IMO, two "foundations" of a system are the amp and speakers, pick one and build from there. You may find an "all in one" box like Naim Uniti and others is best for you. Going separates requires some knowledge of system matching unless you have a brick and mortar dealer you can trust.
Are you building a system from scratch? What is your budget?
We live in a wonderful time where it is possible to stream tens of thousands of CDs for about $20 a month, for lossless streaming.
I stream Tidal and Qobuz integrated under Roon running on a Mac Mini. You’ll need something to stream to the DAC. Do you have a computer you can use?
is it more important to have a high quality amp or DAC?
As DAC technology is improving almost by the day, I would opt for a high quality amp and get a 'very good' DAC, preferably one that can be upgraded.
I use Ayre Codex, but Schiit makes a Gungnir and Yggy that compare favorably. Both companies offer upgrades when available.
If you are starting out, it makes sense to listen to as many speakers first.
When you find the sound you like, you can then pursue compatible amps and preamps and DAC's.
Where are you located?
I'm in Canada the shops here told me that they don't have studio quality s
i could help you setup your systemwhat size is the room? how far away will you be sitting from the speakers?how loud do you like to listen to, and what genres of music?
junk88, Let's cut to the chase here. If you're new at this then I would suggest running your dac into an integrated amp as some have suggested. You don't need to worry about amp/dac compatibility unless you are trying to run a dac direct to the amp which I highly suggest you avoid as a beginner. The preamp section of an integrated or a pre-amp that plugs into an amp will accept the input from any dac. The quality of these components can be debated and I'm sure we can offer suggestions once we understand your budget, speakers and musical tastes. My mother in law has been in a wheelchair nearly all her life so I understand your limitations. All the best to you in this endeavor and remember........have fun!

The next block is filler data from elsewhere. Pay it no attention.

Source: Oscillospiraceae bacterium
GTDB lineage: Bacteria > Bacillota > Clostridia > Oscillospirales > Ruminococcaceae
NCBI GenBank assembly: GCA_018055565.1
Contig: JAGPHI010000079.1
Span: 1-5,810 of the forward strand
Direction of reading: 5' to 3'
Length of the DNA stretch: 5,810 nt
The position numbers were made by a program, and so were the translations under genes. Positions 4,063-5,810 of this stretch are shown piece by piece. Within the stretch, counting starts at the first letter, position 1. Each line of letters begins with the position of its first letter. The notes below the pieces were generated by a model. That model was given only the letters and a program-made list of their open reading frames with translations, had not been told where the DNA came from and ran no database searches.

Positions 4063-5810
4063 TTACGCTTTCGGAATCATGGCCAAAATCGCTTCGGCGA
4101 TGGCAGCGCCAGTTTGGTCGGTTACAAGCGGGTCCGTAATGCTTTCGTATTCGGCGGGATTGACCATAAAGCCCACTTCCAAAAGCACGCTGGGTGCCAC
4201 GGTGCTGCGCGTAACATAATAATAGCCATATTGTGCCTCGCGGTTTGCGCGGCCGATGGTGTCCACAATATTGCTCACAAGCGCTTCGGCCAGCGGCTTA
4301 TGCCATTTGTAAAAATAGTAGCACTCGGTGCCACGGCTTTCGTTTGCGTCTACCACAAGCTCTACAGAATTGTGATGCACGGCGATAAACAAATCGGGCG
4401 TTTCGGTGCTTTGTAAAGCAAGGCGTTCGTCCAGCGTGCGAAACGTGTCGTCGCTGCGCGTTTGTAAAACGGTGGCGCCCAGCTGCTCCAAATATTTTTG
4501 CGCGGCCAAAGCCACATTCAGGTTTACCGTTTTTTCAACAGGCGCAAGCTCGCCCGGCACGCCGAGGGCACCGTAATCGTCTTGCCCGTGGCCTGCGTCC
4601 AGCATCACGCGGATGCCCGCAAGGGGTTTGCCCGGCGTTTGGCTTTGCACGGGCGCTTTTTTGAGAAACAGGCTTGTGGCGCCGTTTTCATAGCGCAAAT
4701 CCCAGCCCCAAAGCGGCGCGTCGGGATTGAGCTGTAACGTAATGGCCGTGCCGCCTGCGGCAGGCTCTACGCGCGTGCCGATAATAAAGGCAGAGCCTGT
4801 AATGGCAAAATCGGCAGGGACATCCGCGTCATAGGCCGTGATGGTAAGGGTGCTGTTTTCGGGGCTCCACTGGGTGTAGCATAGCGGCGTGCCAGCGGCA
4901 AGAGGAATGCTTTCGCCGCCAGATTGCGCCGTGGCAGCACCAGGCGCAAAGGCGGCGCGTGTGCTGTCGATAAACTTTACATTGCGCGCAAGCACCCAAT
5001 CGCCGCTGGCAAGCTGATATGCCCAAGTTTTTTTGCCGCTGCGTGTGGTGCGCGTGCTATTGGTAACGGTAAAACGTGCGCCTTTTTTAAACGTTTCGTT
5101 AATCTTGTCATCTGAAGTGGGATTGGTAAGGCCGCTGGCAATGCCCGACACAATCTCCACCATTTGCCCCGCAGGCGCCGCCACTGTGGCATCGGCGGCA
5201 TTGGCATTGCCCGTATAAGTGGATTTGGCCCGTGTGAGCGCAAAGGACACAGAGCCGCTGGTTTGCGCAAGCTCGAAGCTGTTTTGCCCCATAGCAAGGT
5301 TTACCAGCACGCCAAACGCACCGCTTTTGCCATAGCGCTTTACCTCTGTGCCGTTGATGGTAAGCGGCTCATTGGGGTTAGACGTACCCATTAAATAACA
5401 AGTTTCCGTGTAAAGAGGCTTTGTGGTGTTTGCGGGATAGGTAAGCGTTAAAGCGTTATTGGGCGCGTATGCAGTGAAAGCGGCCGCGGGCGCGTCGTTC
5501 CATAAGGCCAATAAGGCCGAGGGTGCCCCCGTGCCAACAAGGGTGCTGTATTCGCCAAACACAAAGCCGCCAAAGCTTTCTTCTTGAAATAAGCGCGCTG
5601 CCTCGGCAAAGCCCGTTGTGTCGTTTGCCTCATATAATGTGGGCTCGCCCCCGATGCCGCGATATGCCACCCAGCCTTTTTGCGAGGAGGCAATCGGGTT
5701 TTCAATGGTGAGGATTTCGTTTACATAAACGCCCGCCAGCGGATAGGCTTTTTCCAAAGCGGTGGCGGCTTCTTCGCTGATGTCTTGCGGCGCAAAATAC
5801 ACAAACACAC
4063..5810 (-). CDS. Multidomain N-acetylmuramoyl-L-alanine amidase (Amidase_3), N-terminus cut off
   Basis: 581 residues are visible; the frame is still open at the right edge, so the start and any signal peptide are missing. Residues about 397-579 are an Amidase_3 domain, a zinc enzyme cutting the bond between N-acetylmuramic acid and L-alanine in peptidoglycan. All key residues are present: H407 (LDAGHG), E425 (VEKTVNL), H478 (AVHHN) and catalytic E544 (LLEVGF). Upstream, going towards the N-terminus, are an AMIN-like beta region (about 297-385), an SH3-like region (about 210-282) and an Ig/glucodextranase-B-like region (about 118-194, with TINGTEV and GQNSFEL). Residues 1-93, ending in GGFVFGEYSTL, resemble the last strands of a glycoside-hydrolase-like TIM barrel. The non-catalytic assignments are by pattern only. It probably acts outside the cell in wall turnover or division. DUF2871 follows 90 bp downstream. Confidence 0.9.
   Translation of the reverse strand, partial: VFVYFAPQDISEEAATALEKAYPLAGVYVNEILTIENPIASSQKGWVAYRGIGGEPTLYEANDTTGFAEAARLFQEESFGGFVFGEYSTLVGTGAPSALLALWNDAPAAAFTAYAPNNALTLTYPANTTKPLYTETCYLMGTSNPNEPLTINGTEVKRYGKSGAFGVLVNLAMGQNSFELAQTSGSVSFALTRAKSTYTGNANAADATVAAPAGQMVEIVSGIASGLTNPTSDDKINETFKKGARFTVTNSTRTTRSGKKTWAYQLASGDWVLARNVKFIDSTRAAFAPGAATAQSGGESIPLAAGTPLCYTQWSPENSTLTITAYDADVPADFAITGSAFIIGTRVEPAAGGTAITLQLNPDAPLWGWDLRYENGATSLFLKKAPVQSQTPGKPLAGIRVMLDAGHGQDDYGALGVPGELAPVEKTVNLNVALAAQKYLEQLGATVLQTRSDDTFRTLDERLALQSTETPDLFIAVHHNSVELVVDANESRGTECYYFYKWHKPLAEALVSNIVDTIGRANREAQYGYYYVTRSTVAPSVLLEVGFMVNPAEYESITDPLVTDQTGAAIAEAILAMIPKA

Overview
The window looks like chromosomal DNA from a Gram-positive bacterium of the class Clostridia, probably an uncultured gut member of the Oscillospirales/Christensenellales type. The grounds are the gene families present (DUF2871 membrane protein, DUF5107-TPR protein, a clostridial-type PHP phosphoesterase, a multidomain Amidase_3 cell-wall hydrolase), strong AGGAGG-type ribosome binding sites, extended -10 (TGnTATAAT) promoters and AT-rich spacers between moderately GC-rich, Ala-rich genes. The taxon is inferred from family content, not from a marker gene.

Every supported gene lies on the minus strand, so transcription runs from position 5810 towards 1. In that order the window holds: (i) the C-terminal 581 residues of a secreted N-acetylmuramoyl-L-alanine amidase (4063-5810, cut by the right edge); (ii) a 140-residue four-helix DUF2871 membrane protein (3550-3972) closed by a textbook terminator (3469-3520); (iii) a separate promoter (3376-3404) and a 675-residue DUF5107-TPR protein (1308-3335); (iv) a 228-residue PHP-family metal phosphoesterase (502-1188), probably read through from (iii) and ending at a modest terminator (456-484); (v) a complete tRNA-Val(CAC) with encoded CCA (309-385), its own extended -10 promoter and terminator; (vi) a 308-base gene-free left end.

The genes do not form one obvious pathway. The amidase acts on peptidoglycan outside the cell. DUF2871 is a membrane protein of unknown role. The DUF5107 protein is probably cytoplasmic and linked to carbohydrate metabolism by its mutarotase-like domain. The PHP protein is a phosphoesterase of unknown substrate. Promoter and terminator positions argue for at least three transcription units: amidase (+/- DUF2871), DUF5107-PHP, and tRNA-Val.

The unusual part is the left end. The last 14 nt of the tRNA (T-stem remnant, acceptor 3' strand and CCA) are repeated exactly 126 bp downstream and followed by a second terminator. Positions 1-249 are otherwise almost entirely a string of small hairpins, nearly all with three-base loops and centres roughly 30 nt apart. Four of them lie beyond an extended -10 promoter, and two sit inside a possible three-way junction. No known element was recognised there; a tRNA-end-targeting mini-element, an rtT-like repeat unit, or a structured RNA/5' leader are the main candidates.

I think you’ve come to the right place. Over the years, I’ve bought and sold gear on here and have found this to be a good place to find excellent used equipment and to get advice.
Parasound Halo HINT 6 Integrated Amplifier. Probably not going to find a used one yet. If you’re just starting out this will be a beast for you and last you years.
Keep the amp all analog imo...just add in whatever dac you want and connect to a line Input. In this way, you can update or upgrade the dac only and keep the amp.
Peachtree Nova 300 or 500, has an excellent built in DAC and excellent sound quality. Look up reviews, affordable audiophile quality
I think you should decide on speakers first and then choose an amp that compliments them.
+10 for replies suggesting integrated Pre especially for a budding audiophile with limited mobility. Enjoy the music.
Pick your speaker and then build around them.
Consider various options.
Rogue's Hybrid (tube pre with class D amp) Pharaoh is a worthy contender at reasonable cost.